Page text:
After the First World War – the so-called war to end all wars – there were many people, including King George V and Sir Fabian Ware, who publicly stated that the reminders of the cost of war could help prevent another.

While speaking at Terlincthun British Cemetery in France, King George V said: “We cannot but believe that the existence of these visible memorials will, eventually, serve to draw all peoples together in sanity and self-control.”

Even as late as 1938, with growing uncertainty about Hitler’s ambitions, Ware still believed that the Commission’s project could ultimately steer towards peace.

In a recorded address on 11 November of that year, Ware said: “Our common remembrance of the Great War is the one thing, at times the only thing, that never fails to draw our peoples together.”

These hopes that the Commission’s project would be enough to help prevent war did not, of course, come true. Yet for many, commemoration and remembrance remain a potent advocate for peace.

Image: King George V giving his speech at Terlincthun British Cemetery during the 1922 pilgrimage.


For future generations

To this day our core work of maintenance of cemeteries and memorials continues.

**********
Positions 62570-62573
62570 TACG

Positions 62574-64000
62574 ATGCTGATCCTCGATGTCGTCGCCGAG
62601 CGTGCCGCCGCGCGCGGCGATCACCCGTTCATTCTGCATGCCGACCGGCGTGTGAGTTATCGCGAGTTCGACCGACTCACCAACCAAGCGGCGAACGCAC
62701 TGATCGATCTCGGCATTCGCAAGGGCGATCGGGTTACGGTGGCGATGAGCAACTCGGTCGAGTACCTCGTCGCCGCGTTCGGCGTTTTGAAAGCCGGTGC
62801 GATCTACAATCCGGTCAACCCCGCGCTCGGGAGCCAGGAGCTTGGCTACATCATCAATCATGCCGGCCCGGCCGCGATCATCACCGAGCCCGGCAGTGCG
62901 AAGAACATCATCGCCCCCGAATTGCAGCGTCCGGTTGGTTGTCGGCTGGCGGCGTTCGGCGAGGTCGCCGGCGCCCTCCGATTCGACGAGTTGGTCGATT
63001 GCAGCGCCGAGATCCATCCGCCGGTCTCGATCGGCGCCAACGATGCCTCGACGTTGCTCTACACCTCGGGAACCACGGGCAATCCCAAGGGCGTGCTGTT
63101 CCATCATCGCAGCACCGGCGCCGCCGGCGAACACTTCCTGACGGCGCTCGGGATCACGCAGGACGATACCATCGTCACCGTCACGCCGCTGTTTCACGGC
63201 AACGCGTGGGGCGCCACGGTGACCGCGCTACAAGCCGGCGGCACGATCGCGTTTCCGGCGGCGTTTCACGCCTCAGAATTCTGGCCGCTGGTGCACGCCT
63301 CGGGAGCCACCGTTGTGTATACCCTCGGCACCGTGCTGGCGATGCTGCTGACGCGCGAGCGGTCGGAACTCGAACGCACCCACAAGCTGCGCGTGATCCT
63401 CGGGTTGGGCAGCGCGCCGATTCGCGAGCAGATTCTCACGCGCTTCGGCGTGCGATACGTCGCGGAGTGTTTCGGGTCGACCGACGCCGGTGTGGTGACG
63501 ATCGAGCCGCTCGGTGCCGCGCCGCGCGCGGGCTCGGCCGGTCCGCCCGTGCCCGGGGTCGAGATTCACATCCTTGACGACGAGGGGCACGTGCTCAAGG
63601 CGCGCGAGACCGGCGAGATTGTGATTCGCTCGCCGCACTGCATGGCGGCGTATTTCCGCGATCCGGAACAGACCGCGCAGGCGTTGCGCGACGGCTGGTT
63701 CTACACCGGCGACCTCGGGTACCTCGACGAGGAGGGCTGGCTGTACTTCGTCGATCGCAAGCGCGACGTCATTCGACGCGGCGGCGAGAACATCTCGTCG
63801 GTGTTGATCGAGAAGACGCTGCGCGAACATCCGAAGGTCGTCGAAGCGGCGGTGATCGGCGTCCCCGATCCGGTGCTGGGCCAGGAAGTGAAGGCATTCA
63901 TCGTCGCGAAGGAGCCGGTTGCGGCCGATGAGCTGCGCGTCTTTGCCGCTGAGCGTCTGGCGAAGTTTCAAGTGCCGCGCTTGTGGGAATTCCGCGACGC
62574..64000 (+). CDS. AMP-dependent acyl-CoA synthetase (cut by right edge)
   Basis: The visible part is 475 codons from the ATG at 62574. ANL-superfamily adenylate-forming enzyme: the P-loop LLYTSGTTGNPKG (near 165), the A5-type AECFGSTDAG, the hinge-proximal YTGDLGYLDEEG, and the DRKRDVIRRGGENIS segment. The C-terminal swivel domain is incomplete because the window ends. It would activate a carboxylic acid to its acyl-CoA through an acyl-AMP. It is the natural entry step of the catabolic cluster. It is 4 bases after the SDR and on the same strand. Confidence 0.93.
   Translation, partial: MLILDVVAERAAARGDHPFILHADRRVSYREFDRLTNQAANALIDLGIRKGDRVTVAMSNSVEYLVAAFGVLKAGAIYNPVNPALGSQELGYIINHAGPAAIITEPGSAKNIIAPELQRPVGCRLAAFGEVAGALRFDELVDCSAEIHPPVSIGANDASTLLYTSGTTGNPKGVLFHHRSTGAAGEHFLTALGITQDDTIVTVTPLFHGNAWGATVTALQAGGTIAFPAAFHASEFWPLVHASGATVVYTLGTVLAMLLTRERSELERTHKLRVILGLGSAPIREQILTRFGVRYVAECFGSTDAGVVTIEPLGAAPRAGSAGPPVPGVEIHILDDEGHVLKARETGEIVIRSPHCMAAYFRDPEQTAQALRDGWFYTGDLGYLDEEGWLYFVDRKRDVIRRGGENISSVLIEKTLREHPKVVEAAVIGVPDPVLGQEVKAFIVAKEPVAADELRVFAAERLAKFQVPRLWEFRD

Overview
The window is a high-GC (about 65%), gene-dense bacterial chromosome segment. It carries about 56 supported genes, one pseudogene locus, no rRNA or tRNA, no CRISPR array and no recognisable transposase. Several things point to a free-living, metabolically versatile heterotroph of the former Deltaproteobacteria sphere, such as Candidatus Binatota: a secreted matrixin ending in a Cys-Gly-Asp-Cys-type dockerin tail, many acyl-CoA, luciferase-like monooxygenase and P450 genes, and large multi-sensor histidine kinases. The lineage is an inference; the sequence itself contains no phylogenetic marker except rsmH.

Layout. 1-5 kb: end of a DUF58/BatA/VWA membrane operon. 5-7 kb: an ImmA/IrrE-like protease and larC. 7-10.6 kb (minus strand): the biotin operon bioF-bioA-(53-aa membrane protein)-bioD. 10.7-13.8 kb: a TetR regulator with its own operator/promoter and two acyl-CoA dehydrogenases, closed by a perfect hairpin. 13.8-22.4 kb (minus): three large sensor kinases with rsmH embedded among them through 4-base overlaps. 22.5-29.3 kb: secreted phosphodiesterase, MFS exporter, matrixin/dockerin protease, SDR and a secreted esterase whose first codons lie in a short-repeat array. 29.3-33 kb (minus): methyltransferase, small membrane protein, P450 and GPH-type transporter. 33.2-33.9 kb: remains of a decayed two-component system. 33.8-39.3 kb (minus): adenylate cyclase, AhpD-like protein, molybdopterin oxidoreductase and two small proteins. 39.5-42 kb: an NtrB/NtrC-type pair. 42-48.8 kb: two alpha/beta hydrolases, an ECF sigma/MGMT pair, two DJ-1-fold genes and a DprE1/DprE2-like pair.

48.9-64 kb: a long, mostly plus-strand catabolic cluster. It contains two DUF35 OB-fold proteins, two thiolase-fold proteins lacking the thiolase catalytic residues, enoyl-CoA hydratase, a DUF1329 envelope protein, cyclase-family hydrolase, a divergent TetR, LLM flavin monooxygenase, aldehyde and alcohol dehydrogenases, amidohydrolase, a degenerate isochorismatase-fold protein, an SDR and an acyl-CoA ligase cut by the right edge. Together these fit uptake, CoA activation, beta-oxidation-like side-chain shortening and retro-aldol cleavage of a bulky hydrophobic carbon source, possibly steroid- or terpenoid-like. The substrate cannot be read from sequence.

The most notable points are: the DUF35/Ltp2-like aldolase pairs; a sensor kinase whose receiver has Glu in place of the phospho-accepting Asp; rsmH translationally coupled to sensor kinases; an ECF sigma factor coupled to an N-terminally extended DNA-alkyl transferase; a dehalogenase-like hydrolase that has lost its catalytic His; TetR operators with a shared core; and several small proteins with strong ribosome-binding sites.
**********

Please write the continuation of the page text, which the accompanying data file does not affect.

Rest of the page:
Alongside this is our growing role in explaining our sites to new generations. Immaculately maintained cemeteries and memorials however are nothing without visitors.

Thanks to our charity arm, the Commonwealth War Graves Foundation, we are now able to welcome thousands of volunteers to help us. They help inspect scattered graves in the UK, conduct free tours for visitors and expand our education and outreach offer.

The Foundation also funds our Interns programme, giving young people the chance to welcome visitors to some of our most famous sites and pass on the baton of remembrance.

Commemorating war is as much about caring for these sites as it is about welcoming people to understand them.

Interns standing outside a war memorial

CWGF interns at the Arras Memorial in northern France.

For evermore

We are sadly reaching a time when living witnesses to the World Wars will be a thing of the past. The battle-scarred landscapes have nearly all recovered, except for a few preserved trenches and craters.

Thanks to the continuing work of generations of staff, partners and volunteers, the names of those who died are still remembered more than a century after our work began.

Because of this, anyone can return to any of the 23,000 locations worldwide where a Commonwealth war grave or memorial can be found. They can make their own connection to a human part of our collective history – to discover, learn and remember a life story.

That is why it is so important that we always commemorate war.

Schoolchildren looking at names on a war memorial

The next generation: schoolchildren at the Plymouth Naval Memorial during the first ever War Graves Week in 2021.

How we support families choosing a Personal Inscription
How we support families choosing a Personal Inscription

Commemorations Officer, Catherine Nell, on helping families make that choice for their loved one.

Choosing a personal inscription
Tags Remembrance Commemorations